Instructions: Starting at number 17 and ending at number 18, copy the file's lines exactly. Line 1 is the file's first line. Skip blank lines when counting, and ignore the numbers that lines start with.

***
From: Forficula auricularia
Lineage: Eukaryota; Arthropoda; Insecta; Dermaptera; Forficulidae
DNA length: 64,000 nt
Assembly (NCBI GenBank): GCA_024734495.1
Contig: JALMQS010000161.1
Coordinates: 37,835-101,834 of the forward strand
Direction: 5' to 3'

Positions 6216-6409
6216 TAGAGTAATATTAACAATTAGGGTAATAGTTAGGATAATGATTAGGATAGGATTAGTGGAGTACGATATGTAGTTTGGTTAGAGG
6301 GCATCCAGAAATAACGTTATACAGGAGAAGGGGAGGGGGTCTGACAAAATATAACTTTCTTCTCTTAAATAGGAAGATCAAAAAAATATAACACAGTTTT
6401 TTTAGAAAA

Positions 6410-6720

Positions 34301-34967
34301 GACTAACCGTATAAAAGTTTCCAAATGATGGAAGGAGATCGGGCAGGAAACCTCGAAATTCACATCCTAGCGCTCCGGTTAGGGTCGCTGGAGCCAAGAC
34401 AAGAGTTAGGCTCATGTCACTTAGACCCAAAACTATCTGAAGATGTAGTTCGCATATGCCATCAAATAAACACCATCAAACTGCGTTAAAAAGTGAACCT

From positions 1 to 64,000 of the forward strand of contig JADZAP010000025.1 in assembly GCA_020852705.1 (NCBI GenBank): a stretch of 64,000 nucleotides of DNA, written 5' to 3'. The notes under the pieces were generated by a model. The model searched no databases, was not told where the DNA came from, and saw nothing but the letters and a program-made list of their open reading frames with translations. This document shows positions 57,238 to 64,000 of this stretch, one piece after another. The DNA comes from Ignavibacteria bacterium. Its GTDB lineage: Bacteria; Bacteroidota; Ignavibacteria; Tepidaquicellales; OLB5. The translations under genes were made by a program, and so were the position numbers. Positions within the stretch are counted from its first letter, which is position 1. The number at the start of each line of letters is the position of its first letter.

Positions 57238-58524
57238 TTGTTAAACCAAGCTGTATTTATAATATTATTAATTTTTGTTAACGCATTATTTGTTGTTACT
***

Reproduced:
Positions 57238-58524
57238 TTGTTAAACCAAGCTGTATTTATAATATTATTAATTTTTGTTAACGCATTATTTGTTGTTACT